## Wednesday, February 08, 2012

### Cycling vs. driving: which makes a faster commute?

My commute is roughly 4 miles each way, and although I don't own a car, I recently wondered which would make for a faster door-to-door commute: driving or cycling. Before I decide to rent a car or ask someone to do the drive for me, I want to estimate the difference.

My average "easy-commuting" speed (door-to-door) is about 10mph in the winter and 12mph in the summer, meaning that I get from my front door to the university in 24minutes and 20minutes, respectively. This is a total time that includes waiting for signals. My average moving speed is closer to 15mph during the winter and 18mph during the summer (meaning that if I didn't tire and I didn't have to stop, I would reach the university in 16 minutes and 13 minutes 20 seconds, respectively). However, since stop lights, stop signs, pedestrian flow, etc. exist, I will use the 24minute and 20minute figures for comparison.

Now, let's presume the fastest (legally) possible trip from my house to the University (i.e., no acceleration; one is immediately moving at the speed limit; no stops):
1. Cabin to the gate (0.4mi) can be driven at 20mph (1.2mins).
2. From the gate to Scio Ridge Road (0.9mi) is at 45mph (1.2mins).
3. From Scio Ridge to Virginia (1.3mi) is at 35mph (2.2mins)
4. From Virginia to First St (0.8mi) is at 30mph (1.6mins)
5. From First St to the Church St Parking Structure (1.0mi) is at 25mph (2.4mins)
• TOTAL: 4.4mi, 8.6minutes
However, we know that this is not a reasonable answer, since acceleration (and deceleration) occur, stop lights and stop signs exist, and we often cannot drive at the speed limit in the city due to traffic. Okay, so let's start to make this more realistic by adding in stop lights. If we assume that we will wait an average of 1 minute for each stop light, and 0.2 minute (12 seconds) for each stop sign, then we get:
1. Cabin to the gate: 1.2mins
2. Gate to Scio Ridge: 2.2mins
3. Scio Ridge to Virginia: 4.2mins
4. Virginia to First St: 2.8mins
5. First St to Church Street Parking: 9.2mins
• TOTAL: 19.6minutes
Already, the amount of time spent due to stop lights and stop signs brings this a lot closer to my summer travel time of 20 minutes! And we didn't even take acceleration into account. However, what is the average acceleration of a typical car? Well, according to hypertextbook.com, it's somewhere between 3m/s/s and 4m/s/s. Let's be generous and use the example with the higher acceleration (something like the 2000 Mitsubishi Eclipse GT). Now, we need an equation, something from elementary physics. Something like:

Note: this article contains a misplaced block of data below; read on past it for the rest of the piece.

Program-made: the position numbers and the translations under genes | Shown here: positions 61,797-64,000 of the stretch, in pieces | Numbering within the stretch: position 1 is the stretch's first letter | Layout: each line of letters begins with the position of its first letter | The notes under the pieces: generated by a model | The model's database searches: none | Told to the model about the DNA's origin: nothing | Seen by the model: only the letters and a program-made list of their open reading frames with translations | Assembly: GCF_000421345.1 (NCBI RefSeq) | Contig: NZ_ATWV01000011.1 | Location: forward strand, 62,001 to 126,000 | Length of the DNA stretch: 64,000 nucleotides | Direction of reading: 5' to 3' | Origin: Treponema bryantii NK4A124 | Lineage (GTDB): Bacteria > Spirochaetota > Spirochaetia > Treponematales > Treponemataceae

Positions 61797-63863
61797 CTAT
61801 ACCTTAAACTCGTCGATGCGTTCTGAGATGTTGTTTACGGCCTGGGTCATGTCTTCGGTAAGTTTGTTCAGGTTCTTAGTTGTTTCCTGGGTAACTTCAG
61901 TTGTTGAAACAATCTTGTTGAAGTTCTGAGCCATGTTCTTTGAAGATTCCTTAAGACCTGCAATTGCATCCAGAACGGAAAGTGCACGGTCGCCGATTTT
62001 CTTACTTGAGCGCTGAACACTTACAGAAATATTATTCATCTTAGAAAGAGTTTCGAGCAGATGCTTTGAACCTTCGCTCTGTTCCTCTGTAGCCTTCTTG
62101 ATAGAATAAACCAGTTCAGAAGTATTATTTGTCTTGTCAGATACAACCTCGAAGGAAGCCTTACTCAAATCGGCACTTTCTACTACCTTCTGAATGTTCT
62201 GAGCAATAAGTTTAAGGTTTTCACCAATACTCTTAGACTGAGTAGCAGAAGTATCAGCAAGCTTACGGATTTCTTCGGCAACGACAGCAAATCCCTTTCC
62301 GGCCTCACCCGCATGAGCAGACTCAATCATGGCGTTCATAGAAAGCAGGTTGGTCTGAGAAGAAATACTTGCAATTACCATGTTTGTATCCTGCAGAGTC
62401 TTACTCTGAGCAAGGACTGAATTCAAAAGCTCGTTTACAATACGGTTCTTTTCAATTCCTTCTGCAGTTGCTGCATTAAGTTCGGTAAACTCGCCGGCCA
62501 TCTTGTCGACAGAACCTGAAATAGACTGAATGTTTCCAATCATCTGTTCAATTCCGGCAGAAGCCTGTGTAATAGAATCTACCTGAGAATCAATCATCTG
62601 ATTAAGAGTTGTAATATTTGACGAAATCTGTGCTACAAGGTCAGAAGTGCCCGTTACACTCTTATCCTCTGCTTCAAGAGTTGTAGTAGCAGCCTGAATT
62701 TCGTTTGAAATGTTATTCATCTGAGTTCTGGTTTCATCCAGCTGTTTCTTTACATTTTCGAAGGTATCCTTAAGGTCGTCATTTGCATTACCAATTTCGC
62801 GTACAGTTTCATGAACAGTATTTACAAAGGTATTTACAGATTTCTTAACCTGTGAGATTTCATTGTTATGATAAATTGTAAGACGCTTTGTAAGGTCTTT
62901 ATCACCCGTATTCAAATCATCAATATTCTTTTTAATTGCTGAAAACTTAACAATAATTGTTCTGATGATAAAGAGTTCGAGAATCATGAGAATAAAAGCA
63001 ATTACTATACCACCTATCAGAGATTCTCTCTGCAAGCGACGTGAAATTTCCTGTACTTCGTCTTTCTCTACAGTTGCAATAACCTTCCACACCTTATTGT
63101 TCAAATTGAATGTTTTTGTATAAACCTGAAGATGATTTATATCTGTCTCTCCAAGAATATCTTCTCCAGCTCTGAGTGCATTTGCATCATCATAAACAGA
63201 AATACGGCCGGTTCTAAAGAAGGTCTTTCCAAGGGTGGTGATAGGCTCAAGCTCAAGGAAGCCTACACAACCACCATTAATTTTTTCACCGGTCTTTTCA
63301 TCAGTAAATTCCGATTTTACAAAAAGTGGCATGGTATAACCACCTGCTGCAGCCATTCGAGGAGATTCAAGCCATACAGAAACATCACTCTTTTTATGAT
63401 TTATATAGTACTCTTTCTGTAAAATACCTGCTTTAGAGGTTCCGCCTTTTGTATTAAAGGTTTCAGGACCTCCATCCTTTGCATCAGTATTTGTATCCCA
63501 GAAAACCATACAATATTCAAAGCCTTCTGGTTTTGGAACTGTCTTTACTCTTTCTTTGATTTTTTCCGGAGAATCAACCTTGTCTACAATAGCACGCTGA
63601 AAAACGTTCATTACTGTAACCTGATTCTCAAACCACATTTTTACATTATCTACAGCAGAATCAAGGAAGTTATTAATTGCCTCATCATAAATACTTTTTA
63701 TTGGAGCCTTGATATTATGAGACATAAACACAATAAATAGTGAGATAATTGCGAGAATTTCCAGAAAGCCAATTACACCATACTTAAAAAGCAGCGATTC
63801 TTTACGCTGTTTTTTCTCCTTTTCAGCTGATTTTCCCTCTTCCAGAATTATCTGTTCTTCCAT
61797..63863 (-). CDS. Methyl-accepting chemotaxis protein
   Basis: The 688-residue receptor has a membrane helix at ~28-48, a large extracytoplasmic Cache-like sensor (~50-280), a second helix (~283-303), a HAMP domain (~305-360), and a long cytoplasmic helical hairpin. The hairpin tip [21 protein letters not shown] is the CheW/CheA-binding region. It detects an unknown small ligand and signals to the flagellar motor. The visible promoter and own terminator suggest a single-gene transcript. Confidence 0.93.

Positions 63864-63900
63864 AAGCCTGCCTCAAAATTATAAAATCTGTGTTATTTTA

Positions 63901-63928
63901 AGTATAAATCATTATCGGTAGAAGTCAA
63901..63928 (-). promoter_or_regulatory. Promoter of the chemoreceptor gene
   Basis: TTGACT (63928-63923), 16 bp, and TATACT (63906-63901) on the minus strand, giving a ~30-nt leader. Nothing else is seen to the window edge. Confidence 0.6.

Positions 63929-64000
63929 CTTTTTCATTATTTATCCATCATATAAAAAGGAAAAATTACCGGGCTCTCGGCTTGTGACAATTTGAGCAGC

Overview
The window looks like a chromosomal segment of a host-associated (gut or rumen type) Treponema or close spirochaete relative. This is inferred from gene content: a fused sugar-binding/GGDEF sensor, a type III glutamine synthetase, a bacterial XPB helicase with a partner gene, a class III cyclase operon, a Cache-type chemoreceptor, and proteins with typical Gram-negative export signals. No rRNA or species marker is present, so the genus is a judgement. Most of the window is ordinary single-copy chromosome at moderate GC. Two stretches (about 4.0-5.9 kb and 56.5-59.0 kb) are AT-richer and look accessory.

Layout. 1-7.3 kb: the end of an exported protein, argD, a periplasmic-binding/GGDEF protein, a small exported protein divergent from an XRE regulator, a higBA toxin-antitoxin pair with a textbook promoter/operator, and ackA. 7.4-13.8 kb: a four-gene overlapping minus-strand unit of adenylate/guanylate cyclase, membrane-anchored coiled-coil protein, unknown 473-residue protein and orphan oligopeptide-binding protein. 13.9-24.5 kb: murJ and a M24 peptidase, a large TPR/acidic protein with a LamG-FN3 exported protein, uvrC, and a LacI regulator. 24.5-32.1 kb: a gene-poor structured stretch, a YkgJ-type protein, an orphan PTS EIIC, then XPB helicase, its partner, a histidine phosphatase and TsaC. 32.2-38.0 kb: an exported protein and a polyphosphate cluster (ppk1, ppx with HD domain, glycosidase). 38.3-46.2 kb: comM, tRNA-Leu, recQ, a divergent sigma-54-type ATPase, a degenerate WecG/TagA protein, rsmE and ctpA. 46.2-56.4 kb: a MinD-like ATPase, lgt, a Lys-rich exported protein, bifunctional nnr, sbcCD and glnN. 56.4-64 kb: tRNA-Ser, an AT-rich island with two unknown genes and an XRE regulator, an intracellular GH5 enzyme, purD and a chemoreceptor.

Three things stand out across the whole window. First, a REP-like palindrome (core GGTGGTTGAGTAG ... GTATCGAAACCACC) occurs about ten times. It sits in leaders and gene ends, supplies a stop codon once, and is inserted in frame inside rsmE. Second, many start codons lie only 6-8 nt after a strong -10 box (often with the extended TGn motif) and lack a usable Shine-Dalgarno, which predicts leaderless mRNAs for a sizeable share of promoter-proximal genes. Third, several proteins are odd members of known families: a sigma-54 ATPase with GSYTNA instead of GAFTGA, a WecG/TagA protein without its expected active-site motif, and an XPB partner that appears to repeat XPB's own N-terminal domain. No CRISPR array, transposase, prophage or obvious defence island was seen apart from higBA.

v = at + u
t = (v - u)/a

where t is the amount of time (in seconds), v is the final velocity (the speed limit, converted to meters/sec), u is the starting velocity (0m/s at stops, the previous speed at transitions), and a is the constant acceleration (4m/s/s). This will give us the time that it takes to reach the speed limit. Then we can find the distance it traveled over that acceleration time:

s = ((v + u)/2)t

where s is the distance traveled (in meters). The remaining distance will be traveled at the speed limit. (Stopping will be calculated in a similar fashion, and will assume 15fps (~4.6m/s/s). Now, running it through Excel (and adding all the stops), we get:
1. Cabin to the gate: 1.21min
2. Gate to Scio Ridge: 2.33min
3. Scio Ridge to Virginia: 4.25min
4. Virginia to First St: 2.73min
5. First St to Church St Parking Structure: 9.97min
• Total: 20.49minutes
Already it's on par with my average summer cycling commute time. And this is considering maximum acceleration and deceleration of a 2000 Mitsubishi Eclipse GT (i.e., stomps on the brake at each stop and floors it after each stop). If we assumed a more conservative driver, and take only 2/3 of the maximum acceleration and deceleration (still a bit of a lead foot, though), we get:
1. Cabin to the gate: 1.22min
2. Gate to Scio Ridge: 2.38min
3. Scio Ridge to Virginia: 4.30min
4. Virginia to First St: 2.79min
5. First St. to Church Street Parking Structure: 10.19min
• Total: 20.88minutes
Not much of a change in travel time (about 24seconds of difference if you don't have such a heavy foot). However, this doesn't take into account the additional time needed to find a parking spot (about 4 minutes) and to walk to the department building from the car (about 5 minutes), increasing the time to almost 30 minutes. If we add in things like waiting in traffic (the above calculations assume that you're the only car stopping at the stop lights and the only one stopping for the stop signs), and you can likely add another 2-5 minutes to the estimate.

In the end, using simple physics and reasoning, we can determine a few things:
1. It would take about 30 minutes to get from the cabin to my department using a car.
2. Driving at reckless acceleration and deceleration wouldn't really help reduce this figure.
3. Using a bike gives me 25 minutes of exercise in the morning (and about 30 minutes of exercise in the evening for my return trip), which I wouldn't get by driving, and would therefore need to spend at the gym as additional time.
Therefore, in addition to the points about cost that I mentioned earlier, riding a bike is, for me, a good way to travel for me. Still, I don't think that I'll be spending THIS much time on my bike:

THE MAN WHO LIVED ON HIS BIKE from Guillaume Blanchet on Vimeo.

UPDATE (4/11/2012): I took a quick drive to and from my house (via Zipcar), and on my way back, I actually clocked the driving time, which turned out to be 13 minutes (caught lots of green lights, and parked at a lot west of campus, meaning that I didn't have to drive through campus), followed by 10 minutes of walking from the parking lot back to my office. In contrast, my bike commute time that morning was 22 minutes.